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Abstract Windowing Toolkit
The Abstract Windowing Toolkit (AWT) is Java's platform-independent windowing, graphics, and user-interface widget toolkit. The AWT is part of the Java Foundation Classes (JFC) - the standard API for providing a graphical user interface (GUI) for a Java program.
When Java was released, AWT was heavily criticized as one of the weakest components of Java. The basic flaw was that AWT provided only a very thin level of abstraction over the underlying native user interface. For example, creating an AWT check box would cause AWT to directly call the underlying native subroutine that created a check box. Unfortunately, a check box on Windows is not quite the same as a check box on MacOS or the various types of UNIX.
This poor design choice made life difficult for programmers trying to adhere to Java's "write once, run anywhere" motto, since AWT did not guarantee precisely how their application would look on all computer platforms. An AWT application that might look great on a Windows PC would turn out to be an unusable mess on a Macintosh system, and vice versa. A popular joke among programmers in the 1990s was that Java's real motto was "write once, test everywhere."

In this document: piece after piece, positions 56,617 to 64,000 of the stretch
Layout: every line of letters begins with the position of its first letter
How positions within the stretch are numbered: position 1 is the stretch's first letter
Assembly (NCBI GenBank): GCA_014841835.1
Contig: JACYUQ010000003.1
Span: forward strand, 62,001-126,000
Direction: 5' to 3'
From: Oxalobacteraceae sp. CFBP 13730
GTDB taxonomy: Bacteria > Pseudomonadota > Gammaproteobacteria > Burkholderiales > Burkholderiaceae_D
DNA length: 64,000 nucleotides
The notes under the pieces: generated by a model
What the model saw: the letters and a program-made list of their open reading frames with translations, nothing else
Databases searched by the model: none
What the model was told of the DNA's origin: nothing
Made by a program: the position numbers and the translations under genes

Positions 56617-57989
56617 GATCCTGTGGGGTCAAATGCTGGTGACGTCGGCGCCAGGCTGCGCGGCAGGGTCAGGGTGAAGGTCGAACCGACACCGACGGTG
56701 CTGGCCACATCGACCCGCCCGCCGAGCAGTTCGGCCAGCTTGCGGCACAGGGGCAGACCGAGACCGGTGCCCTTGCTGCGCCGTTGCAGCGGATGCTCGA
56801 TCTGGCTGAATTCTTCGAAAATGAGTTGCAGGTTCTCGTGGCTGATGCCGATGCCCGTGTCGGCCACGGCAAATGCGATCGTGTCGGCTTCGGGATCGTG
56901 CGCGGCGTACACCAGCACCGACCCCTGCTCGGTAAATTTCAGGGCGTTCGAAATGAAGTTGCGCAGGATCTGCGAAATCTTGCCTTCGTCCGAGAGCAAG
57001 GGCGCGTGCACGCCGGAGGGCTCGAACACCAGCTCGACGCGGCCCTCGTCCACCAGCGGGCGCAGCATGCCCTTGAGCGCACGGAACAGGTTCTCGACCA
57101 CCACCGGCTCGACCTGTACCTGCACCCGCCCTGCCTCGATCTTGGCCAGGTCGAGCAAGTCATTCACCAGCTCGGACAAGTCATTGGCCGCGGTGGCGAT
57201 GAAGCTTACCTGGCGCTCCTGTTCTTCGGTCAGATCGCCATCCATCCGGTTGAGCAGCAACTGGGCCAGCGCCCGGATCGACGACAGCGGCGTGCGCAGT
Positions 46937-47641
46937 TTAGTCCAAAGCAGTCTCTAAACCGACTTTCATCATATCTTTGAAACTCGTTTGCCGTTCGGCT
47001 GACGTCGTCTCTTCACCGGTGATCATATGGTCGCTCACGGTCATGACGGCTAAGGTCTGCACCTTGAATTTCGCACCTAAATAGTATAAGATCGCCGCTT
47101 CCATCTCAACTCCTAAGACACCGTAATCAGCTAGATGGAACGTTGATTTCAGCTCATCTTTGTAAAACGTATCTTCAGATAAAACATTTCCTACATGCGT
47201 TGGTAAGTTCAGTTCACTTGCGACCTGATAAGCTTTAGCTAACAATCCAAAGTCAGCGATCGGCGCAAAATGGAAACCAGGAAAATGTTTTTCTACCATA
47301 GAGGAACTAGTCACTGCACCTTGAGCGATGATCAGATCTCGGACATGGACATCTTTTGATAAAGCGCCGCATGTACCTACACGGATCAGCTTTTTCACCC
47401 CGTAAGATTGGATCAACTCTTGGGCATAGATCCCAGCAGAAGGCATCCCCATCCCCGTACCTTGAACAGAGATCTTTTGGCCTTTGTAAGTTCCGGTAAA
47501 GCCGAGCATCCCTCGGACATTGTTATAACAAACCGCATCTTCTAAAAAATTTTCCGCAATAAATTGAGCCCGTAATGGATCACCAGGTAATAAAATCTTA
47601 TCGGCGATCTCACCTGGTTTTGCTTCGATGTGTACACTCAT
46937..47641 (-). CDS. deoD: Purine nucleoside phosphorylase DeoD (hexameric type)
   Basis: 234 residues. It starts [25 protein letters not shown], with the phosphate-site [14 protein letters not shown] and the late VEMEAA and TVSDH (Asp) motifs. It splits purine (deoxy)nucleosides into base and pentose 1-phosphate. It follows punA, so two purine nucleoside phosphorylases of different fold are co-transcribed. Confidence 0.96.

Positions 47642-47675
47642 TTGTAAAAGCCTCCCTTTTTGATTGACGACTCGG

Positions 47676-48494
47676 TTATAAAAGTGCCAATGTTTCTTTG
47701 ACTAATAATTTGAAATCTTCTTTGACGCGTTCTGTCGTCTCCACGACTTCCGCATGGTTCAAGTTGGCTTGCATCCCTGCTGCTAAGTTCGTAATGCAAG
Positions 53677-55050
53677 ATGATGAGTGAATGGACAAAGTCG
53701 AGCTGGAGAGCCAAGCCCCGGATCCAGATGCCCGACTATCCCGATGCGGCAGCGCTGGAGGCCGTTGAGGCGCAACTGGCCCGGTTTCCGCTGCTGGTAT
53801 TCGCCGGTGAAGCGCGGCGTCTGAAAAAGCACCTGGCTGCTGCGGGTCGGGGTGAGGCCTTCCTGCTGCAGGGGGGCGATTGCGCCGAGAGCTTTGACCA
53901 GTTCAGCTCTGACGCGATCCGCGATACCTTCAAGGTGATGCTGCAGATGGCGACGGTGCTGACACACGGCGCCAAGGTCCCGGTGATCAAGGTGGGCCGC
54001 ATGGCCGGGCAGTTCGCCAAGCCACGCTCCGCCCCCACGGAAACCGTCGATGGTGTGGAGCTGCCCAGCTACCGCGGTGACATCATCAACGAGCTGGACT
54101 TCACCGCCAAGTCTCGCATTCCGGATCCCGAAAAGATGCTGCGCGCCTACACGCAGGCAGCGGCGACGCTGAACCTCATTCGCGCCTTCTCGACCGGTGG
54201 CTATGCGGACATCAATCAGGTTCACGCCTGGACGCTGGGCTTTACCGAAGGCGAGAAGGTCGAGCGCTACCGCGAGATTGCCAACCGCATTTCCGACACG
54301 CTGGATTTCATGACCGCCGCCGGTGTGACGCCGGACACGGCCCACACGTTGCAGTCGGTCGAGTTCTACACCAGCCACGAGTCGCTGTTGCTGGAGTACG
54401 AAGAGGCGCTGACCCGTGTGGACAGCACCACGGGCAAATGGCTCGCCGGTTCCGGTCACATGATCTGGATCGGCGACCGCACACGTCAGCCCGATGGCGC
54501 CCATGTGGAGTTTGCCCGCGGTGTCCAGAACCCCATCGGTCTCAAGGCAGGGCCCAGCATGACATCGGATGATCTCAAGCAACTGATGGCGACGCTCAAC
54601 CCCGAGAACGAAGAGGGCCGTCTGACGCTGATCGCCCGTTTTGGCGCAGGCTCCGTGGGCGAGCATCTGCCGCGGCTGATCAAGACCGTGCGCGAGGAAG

In the JDK version 2, the AWT's widgets have largely been superseded by those of the Swing toolkit. Swing avoids the problems of AWT by drawing its own widgets (by calling into low-level subroutines in the local graphics subsystem), instead of relying on the operating system's high-level user interface module.
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